7. Sometimes I think Nissan did this stuff just so we could chase down trapped air bubbles for weeks. Obviously, they knew in advance that our social lives would allow for this activity.
  8. Welcome and nice car, Dadson. I also have a 9/71 build date car, HLS30-46372 (original owner), and it, too, has the vertical defroster grid found on the '71 models. I though that mine was a rare bird in that Nissan was likely using up a few old parts in the early '72 models. But your VIN looks to be about 1,000 units after mine so it seems there were more than just a few leftovers. My car came off a rotisserie earlier this year and is now undergoing restomod to become a 5-speed, triple Weber 45 carbs, 3.2 L stroker, 3.90 R200 diff beast (with Vintage Air A/C) and I'm hoping to get it back on the street this coming spring - depending on how cold the Ohio winter is going to be (unheated outbuilding). First bit of advice: take a LOT of pix before you begin removing bits and label, label, label.
  9. I don't think you have to go full moon suit. An N95 ought tp be good enough to protect your lungs as long as you don't go sticking your face into a cloud of dust. What would concern me more is whatever might get into your eyes or you might pick up on your hands, hair and clothes and then inhale as you shake off the dust. Do that outside in a breeze blowing away from your loved ones. And, just to be realistic, not every exposure to Cr(VI) results in a cancer. It's the occupational exposures or, damn us all for allowing unbridled industrialism, the unknowing long-term exposure in your drinking water or air that will get you. Watch the movie Erin Brockovich.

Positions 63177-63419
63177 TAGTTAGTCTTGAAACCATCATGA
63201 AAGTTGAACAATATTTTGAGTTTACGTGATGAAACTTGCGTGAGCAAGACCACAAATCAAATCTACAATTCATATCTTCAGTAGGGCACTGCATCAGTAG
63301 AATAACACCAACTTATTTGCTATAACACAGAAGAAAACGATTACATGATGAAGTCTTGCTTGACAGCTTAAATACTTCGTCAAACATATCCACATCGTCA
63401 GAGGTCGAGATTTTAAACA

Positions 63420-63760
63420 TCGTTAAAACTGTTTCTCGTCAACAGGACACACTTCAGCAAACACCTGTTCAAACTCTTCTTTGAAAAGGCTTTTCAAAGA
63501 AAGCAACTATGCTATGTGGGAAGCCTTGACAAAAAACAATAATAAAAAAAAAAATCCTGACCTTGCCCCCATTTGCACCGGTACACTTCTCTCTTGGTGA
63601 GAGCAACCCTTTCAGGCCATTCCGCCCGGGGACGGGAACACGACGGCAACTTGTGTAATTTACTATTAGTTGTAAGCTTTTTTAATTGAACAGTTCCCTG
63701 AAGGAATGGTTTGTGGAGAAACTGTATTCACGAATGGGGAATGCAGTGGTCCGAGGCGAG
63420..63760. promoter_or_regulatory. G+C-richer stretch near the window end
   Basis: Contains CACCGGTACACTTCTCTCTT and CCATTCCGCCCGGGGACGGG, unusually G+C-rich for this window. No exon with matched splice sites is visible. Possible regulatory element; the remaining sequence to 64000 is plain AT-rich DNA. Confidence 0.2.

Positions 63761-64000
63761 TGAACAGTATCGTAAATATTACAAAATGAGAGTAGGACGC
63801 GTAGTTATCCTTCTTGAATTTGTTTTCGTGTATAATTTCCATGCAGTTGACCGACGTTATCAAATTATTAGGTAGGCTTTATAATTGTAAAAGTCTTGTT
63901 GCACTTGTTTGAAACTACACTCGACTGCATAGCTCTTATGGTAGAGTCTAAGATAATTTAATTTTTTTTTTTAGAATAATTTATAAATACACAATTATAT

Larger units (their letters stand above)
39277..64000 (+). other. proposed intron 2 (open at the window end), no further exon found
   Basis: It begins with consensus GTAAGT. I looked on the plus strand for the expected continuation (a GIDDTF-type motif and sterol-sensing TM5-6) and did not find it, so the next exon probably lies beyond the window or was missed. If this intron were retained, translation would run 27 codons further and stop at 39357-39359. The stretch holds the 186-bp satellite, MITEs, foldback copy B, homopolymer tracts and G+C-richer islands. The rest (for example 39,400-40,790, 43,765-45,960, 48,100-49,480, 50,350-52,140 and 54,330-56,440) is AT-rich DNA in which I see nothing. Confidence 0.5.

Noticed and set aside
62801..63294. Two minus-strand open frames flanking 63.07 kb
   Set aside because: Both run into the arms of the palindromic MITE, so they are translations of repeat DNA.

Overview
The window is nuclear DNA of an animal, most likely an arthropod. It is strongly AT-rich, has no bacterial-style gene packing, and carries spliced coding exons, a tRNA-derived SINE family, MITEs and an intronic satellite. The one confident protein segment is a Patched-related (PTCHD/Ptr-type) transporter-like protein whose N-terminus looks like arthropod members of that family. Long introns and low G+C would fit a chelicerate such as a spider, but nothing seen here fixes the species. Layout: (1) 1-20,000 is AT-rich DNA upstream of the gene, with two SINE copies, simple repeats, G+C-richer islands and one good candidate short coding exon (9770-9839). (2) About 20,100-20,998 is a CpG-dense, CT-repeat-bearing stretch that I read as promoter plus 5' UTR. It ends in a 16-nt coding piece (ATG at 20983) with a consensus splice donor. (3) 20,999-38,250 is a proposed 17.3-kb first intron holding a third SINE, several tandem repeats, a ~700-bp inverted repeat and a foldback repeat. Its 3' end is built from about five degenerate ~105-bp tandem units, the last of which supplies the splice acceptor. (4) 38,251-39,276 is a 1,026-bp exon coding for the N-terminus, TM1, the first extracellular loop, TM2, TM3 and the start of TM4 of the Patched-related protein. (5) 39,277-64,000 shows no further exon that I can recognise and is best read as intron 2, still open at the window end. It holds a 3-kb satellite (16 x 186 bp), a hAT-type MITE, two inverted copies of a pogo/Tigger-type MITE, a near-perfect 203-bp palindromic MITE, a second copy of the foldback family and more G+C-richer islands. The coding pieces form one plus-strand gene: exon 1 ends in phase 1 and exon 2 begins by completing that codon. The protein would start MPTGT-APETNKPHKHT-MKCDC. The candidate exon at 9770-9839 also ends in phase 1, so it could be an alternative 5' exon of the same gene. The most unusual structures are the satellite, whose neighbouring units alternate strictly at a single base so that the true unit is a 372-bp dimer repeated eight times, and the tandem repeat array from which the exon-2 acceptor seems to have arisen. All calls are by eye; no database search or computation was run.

10. Looking at the BASF Glasurit 801-703 chromated epoxy primer's safety data sheet (SDS), it is a "horror show" from the perspective of having cancer causing ingredients which include both the solvent xylene as well as the "active ingredients" strontium and barium chromate. Chromate is what we chemists call "chromium six", abbreviated as Cr(VI), and it is exceeding dangerous in long-term occupational exposure. If you work with such a product, it is probably not too bad when you are applying the wet mixture - but do that with proper ventilation and other PPE, please. But, if you EVER have to sand, media blast or otherwise disturb the dry film - even years later - you absolutely need to do so outdoors, fully protected and well away from any area where people or animals would be likely to roam afterwards. Literally, that dust could end up killing you. I once worked on a contract for the USAF to clean up the waste streams from a parts reconditioning facility in Utah that did a lot of electroplating with, among other things, cadmium and Cr(VI) solutions. By the time the waste streams got to the treatment facility, the Cr(VI) and mostly been reduced to chromium four, Cr(IV), which is still every bit as dangerous as Cr(VI) but not as reactive. I always wondered about the folks who had to haul the sludge away to a HAZMAT landfill.
  11. I'm almost beginning to think that the best thing we can do is to snake some 1/2" OD polyethylene tubing down each drain hole in the cowl and give each side a 30-second blast of compressed air (run through some desiccant drier first) each time we suspect it might have accumulated a bit of moisture; like when the temperature has dropped overnight and its humid. That will guarantee our cars get the loving attention they deserve. Sorry, honey, I have to go give my Z a blow job.😖